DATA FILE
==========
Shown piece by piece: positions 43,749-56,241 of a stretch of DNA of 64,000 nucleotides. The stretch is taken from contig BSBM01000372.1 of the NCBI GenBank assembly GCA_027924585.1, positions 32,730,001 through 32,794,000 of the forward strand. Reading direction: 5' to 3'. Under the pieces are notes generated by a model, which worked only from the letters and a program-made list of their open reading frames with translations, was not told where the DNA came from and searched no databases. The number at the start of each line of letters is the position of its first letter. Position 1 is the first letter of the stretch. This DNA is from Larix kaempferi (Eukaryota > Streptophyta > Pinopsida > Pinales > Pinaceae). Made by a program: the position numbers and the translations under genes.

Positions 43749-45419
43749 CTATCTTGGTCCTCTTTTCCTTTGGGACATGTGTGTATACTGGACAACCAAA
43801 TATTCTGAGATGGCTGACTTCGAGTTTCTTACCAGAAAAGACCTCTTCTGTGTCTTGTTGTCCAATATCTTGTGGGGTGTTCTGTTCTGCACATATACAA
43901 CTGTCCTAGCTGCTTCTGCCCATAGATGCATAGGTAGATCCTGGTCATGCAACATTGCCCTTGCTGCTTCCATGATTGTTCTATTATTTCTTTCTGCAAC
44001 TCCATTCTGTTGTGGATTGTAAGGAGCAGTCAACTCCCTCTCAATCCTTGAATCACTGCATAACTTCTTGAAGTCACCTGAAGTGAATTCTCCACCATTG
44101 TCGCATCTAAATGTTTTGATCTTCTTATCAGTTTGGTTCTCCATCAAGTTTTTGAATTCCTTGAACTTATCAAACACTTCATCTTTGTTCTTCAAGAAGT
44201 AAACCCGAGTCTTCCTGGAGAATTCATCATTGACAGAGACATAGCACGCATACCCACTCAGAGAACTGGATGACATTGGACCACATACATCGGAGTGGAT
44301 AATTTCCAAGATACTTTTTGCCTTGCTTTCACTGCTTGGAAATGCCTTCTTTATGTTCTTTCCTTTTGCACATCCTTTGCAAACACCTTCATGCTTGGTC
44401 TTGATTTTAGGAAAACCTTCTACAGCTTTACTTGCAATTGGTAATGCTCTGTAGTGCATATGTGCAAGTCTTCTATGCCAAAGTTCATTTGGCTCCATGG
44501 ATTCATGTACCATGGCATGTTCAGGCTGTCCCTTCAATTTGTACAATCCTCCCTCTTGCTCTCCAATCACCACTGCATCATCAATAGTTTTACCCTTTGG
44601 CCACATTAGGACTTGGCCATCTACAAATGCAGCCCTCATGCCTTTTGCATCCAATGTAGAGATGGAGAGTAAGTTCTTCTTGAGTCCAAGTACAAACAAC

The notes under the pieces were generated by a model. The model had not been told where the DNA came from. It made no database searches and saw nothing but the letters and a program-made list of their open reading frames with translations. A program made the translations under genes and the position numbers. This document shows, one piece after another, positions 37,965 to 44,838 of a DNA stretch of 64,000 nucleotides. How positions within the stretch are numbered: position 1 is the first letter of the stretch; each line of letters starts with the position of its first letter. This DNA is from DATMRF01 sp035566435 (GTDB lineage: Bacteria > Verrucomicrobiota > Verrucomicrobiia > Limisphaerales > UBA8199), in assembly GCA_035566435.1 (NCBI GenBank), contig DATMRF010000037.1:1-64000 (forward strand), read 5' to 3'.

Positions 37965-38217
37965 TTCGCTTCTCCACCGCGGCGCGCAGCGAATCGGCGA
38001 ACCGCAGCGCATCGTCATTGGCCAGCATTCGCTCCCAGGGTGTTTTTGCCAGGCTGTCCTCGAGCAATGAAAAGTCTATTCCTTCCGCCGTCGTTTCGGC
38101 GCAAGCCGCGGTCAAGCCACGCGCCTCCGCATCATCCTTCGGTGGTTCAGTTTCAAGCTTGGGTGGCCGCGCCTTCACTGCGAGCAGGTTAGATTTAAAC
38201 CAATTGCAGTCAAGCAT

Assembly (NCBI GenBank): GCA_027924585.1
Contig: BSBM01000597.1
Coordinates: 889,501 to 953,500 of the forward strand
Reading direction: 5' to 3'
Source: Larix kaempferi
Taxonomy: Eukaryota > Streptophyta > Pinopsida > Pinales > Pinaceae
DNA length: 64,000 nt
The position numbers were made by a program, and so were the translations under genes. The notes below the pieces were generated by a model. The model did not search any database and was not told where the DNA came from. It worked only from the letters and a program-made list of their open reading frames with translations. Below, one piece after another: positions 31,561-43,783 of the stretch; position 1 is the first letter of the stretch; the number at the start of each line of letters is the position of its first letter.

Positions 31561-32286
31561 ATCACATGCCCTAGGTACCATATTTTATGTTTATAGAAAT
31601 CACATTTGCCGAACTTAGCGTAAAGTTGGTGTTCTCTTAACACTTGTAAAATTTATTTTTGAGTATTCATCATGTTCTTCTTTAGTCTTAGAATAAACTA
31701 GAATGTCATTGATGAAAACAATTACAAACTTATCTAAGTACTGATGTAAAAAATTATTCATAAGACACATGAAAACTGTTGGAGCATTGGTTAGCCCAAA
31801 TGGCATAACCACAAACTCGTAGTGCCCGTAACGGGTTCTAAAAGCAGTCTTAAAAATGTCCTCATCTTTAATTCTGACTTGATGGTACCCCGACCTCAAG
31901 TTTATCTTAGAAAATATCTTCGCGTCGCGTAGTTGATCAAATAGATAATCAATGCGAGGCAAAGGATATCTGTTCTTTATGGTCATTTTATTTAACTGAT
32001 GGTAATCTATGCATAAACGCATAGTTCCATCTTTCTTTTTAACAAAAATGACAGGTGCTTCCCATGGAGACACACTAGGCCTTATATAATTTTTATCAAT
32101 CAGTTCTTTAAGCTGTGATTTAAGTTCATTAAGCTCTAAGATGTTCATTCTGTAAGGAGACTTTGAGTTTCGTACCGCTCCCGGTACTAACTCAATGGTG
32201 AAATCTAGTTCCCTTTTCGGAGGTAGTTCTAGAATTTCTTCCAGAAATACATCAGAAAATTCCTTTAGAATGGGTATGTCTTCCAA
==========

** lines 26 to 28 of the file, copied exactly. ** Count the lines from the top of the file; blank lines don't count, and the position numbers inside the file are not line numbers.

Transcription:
The position numbers were made by a program, and so were the translations under genes. The notes below the pieces were generated by a model. The model did not search any database and was not told where the DNA came from. It worked only from the letters and a program-made list of their open reading frames with translations. Below, one piece after another: positions 31,561-43,783 of the stretch; position 1 is the first letter of the stretch; the number at the start of each line of letters is the position of its first letter.

Positions 31561-32286
31561 ATCACATGCCCTAGGTACCATATTTTATGTTTATAGAAAT